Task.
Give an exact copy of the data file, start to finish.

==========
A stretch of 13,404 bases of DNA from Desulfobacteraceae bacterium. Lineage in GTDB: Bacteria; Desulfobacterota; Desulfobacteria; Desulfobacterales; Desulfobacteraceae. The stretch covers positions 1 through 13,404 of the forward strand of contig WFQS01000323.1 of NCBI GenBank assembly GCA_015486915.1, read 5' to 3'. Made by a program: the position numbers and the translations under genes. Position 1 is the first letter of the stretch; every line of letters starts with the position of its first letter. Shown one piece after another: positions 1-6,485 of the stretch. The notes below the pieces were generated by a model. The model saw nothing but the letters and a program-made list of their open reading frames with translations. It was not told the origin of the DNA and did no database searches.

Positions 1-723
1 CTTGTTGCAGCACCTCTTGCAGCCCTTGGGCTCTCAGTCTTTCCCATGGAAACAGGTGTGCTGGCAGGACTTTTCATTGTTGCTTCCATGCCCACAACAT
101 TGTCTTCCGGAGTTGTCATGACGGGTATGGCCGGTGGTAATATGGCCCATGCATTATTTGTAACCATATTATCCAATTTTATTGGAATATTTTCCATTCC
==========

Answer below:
A stretch of 13,404 bases of DNA from Desulfobacteraceae bacterium. Lineage in GTDB: Bacteria; Desulfobacterota; Desulfobacteria; Desulfobacterales; Desulfobacteraceae. The stretch covers positions 1 through 13,404 of the forward strand of contig WFQS01000323.1 of NCBI GenBank assembly GCA_015486915.1, read 5' to 3'. Made by a program: the position numbers and the translations under genes. Position 1 is the first letter of the stretch; every line of letters starts with the position of its first letter. Shown one piece after another: positions 1-6,485 of the stretch. The notes below the pieces were generated by a model. The model saw nothing but the letters and a program-made list of their open reading frames with translations. It was not told the origin of the DNA and did no database searches.

Positions 1-723
1 CTTGTTGCAGCACCTCTTGCAGCCCTTGGGCTCTCAGTCTTTCCCATGGAAACAGGTGTGCTGGCAGGACTTTTCATTGTTGCTTCCATGCCCACAACAT
101 TGTCTTCCGGAGTTGTCATGACGGGTATGGCCGGTGGTAATATGGCCCATGCATTATTTGTAACCATATTATCCAATTTTATTGGAATATTTTCCATTCC